House OKs $12.5 billion budget plan Delegates find cuts to avoid new taxes STATE HOUSE REPORT

March 19, 1993|By Marina Sarris | Marina Sarris,Staff Writer

In a session that bordered on a lovefest, the Maryland House of Delegates overwhelmingly approved a $12.5 billion budget last night that includes $91 million more for public schools but no new taxes.

Delegates praised the operating budget as one of their most conservative. In fact, they believe they have put an end to the near-constant deficits that have plagued state government for three years. Their plan now goes to the Senate, which already has begun its review.

"We have imposed self-discipline, which few other legislatures can do with cash in the bank," crowed Del. Timothy F. Maloney, a Prince George's Democrat, before the 117-17 vote.

The House budget for next year is 2.5 percent higher than the current one, but smaller than the plan Gov. William Donald Schaefer proposed. House leaders cut $220 million from his proposal to keep the spending increase in line with projected growth in the economy.

Delegates refused to abolish the new keno lottery game, preferring its revenues to more budget cuts.

They kept intact many of the governor's health initiatives, including $1 million for contraceptives for low-income Marylanders.

But while boosting spending for public schools, they killed a voucher program that would have enabled 200 Baltimore children to attend private schools.

During the decidedly upbeat meeting, delegates praised one another for passing a budget with minimal bloodshed and unusual cooperation between Republicans and Democrats.

They agreed to increase aid to the 23 counties and Baltimore by $216 million, which is about $40 million less than Mr. Schaefer proposed.

To make up for some of the cut, the House asked the governor to increase local school funds by $16 million using a special formula that benefits Montgomery and Prince George's counties the most.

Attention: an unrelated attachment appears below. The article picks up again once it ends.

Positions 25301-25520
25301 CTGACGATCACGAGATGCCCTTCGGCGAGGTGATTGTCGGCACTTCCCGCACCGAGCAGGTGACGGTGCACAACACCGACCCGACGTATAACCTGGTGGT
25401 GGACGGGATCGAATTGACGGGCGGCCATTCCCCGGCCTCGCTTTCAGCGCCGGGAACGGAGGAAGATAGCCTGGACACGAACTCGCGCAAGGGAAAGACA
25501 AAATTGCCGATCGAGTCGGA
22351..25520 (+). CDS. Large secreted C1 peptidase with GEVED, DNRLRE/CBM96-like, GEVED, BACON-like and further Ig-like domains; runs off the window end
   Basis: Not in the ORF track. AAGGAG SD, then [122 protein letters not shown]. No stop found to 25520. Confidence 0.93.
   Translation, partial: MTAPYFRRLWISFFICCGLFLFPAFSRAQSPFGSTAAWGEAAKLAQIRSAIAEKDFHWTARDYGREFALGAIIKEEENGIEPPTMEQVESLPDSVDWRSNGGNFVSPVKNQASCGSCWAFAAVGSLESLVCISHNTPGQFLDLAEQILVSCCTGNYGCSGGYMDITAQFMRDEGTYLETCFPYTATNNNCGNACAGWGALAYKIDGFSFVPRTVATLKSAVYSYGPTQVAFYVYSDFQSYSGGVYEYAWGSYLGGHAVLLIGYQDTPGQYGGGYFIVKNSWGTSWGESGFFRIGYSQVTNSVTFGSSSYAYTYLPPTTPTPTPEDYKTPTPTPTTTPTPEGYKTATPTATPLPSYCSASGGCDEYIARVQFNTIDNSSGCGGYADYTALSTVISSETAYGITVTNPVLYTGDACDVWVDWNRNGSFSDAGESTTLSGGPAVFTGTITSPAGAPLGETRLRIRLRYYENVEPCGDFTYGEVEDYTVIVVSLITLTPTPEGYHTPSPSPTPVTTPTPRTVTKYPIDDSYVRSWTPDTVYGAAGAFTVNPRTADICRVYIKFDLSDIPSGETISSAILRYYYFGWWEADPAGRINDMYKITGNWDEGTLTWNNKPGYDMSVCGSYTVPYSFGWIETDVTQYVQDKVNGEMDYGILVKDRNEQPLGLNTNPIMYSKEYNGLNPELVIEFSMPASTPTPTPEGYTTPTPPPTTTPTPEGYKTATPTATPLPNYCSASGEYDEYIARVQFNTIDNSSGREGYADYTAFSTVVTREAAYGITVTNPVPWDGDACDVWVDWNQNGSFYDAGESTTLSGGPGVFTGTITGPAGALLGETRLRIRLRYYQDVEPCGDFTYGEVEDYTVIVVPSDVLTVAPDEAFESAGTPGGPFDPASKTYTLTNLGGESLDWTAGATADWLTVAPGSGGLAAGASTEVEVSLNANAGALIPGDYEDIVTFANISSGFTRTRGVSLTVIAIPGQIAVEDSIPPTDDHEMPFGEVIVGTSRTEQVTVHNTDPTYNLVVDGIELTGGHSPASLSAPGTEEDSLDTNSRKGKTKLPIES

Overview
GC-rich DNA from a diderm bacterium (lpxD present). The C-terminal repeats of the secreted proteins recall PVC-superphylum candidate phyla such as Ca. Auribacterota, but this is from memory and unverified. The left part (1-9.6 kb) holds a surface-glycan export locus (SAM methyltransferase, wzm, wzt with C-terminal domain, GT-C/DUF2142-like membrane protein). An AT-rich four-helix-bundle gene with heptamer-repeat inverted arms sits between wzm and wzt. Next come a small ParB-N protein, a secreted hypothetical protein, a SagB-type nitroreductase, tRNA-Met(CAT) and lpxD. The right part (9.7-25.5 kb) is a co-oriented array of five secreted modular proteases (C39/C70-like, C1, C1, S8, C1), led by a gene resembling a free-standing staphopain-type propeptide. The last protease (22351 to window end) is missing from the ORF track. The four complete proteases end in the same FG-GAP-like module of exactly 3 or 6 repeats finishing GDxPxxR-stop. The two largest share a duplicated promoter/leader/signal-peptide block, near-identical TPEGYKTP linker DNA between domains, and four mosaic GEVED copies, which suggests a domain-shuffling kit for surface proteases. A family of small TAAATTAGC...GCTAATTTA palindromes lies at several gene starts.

Both of those counties were the losers in the last round of education cuts in November, and lawmakers had vowed revenge on the apparent winner, Baltimore.

The formula rewards school systems with above-average student attendance while providing extra support to those with many pupils who do not speak English. Baltimore would receive only $1 million, in part because its attendance record is only average.

The $16 million is not part of the House's plan and would be doled out only if the governor decided to include it in a supplemental budget.

Delegates trimmed about $50 million from welfare and medical assistance funds because they believe fewer people will need the help and those that do will use up less money.

They took a heavier swipe at the state work force, eliminating 600 more jobs than Mr. Schaefer did. The vast majority of these 1,100 positions being abolished are vacant, officials said.

The House left in enough money so about half the work force would receive so-called increment, or longevity, raises. For the third straight year, government workers would go with no cost-of-living raise.

Many of the major health, welfare and education programs in the governor's budget plan remained mostly intact. For example:

* The House agreed to include $1 million for Norplant, condoms and vasectomies for low-income residents, as the governor proposed. However, delegates put some conditions on the program. State health workers should make sure they do not coerce people into using birth control and should encourage teens to abstain from sex, they said.

* The House voted to give 2,000 more 4-year-olds a head start on learning by boosting funds for pre-kindergarten classes. The governor had asked for enough money to help 4,000 additional youngsters.

Delegates decided to withhold almost $5 million from Baltimore schools until the city works toward implementing certain school improvements.

The improvements, the result of a 1992 management study, include giving principals more authority, rewarding good schools, and finding easier ways to get rid of bad principals or teachers.

Under intense lobbying from the city, however, the Senate Budget and Taxation Committee moved yesterday to neutralize the threat. Senators decided to ask the city to make the improvements but deleted all mention of withholding funds.

If the full Senate goes along, the disagreement would be hashed out in a conference committee.

The House also wiped out the governor's plan to provide tuition vouchers so 200 Baltimore students could attend private, parochial and suburban public schools.

Baltimore Sun Articles
|
|
|
Please note the green-lined linked article text has been applied commercially without any involvement from our newsroom editors, reporters or any other editorial staff.